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Will Forte agrees to drive his aging father from Billings, Montana to Lincoln, Nebraska after the older man is informed that he May Have Won $1,000,000! by a catalog sweepstakes company. It’s a pretty bleak movie about looking for meaning in a rather banal life, and trying to understand and connect with people who, were they not your family, you would have no reason to want to understand or connect with. Three well-done and interesting performances by Will Forte and his parents make this movie Worth Watching, but prospective viewers should be aware that it is also rather depressing and slow-paced.

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The Panic at Needle Park by Thomas
January 12, 2015, 11:18 pm
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In the 70’s, before Manhattan got Disney-fied, the streets belonged to pimps, pushers, and addicts.  Amidst the chaos, a woman falls for a low level heroin dealer  (Al Pacino) and enters a life of desperation and crime, doing anything for her next fix.  But will she cooperate with the hated NYPD?  This is harsh hyper-realism, breaking taboos to the point that it’s painful to watch.  Still, like Taxi Driver and Times Square, it was actually shot on location and so it manages to capture the seedy underbelly of New York, rather than an idealized Hollywood view of the city.  Worth checking out.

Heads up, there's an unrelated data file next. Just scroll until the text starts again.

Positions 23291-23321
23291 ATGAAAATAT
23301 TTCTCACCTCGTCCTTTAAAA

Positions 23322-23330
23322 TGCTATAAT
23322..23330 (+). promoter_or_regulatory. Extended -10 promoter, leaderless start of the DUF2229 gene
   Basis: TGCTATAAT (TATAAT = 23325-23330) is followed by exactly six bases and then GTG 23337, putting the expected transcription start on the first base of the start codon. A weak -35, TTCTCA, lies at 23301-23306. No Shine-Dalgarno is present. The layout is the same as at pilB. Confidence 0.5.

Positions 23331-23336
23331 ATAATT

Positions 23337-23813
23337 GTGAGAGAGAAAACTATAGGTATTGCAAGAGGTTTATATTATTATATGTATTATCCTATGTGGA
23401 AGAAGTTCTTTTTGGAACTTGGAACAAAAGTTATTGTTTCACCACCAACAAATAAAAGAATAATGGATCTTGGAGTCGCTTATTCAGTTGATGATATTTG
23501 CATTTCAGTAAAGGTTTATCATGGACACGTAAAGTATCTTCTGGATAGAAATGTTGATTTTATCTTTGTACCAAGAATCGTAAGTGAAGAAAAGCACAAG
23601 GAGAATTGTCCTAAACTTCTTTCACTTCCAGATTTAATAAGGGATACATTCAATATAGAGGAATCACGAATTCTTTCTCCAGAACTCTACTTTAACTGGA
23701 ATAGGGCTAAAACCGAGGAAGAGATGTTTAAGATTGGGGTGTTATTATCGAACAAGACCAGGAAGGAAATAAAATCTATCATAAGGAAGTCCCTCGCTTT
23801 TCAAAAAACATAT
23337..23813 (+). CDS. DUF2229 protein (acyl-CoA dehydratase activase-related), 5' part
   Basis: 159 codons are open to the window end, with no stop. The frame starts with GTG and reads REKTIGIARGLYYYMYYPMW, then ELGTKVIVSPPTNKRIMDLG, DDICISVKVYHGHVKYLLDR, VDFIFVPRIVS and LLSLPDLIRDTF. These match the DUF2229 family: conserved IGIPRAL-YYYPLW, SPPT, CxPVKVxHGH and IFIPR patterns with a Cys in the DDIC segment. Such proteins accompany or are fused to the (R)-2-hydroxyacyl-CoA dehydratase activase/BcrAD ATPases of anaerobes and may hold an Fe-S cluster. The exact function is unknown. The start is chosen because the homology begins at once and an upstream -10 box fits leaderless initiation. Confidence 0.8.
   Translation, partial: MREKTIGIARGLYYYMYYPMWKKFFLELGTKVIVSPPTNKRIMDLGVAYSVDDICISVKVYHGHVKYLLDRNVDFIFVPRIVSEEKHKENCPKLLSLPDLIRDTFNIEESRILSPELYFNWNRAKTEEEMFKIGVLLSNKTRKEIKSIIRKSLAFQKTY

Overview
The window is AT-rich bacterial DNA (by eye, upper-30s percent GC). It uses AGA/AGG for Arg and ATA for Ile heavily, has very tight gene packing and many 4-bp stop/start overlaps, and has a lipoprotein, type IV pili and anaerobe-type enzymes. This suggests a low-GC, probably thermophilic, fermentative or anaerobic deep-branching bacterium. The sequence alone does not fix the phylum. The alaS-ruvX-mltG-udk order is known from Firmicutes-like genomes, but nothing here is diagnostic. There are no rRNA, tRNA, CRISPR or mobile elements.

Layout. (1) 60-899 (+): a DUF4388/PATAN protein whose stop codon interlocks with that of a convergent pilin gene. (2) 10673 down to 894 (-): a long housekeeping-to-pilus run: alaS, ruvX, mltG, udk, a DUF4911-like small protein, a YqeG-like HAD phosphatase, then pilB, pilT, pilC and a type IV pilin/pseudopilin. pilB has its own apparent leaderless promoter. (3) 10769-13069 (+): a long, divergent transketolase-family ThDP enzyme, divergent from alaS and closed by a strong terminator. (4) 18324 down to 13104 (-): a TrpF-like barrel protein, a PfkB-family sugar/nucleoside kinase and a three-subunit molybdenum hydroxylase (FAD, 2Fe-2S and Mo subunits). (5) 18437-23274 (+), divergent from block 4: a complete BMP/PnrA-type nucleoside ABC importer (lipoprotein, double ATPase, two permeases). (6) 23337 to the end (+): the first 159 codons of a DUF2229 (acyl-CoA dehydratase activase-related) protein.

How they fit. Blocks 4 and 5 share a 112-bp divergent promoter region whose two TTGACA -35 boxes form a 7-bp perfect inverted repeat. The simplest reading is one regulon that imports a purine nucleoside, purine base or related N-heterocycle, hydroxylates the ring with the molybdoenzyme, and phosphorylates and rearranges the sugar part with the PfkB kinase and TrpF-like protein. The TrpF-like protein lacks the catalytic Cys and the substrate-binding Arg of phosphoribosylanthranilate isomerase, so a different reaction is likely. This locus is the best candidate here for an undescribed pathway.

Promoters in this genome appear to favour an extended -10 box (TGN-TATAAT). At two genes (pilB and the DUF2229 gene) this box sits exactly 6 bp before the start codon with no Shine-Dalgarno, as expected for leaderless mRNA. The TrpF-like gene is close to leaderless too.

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The Panic at Needle Park



The Ice Storm by Thomas
September 21, 2014, 11:50 am
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A disturbing family drama about sex and the limits of the suburban idyll; the darker cousin to American Beauty.  And yet it has no use for the stylized design, “titillating” teen nudity, or pretentious lyricism of that movie.  Maybe that’s because middle class values and sexual mores were already being called into question in the 1970’s setting…but also Ang Lee creates a good rhythm here, moving naturally between each set of characters (miserable adults vs. horny teenagers) so that we get a large amount of detail in each scene and yet the plot moves along just so.  Who needs pretty framing devices in this case?

The actors seem amazingly candid — the married couples have such scorn for each other, the teens are so pained with their burden of adolescence — plus the cinematography is impressive.  (Neatly composed silences, almost Ozu-esque, contrast with some truly wacky visuals — such as an extreme close-up of the very slim patch of rear end peaking over a girl’s waistline, followed by a cut back to the face of the boy behind her, transfixed. Yikes!) This is worth watching — though if you object to obscenity I imagine you’ll find it unwatchable.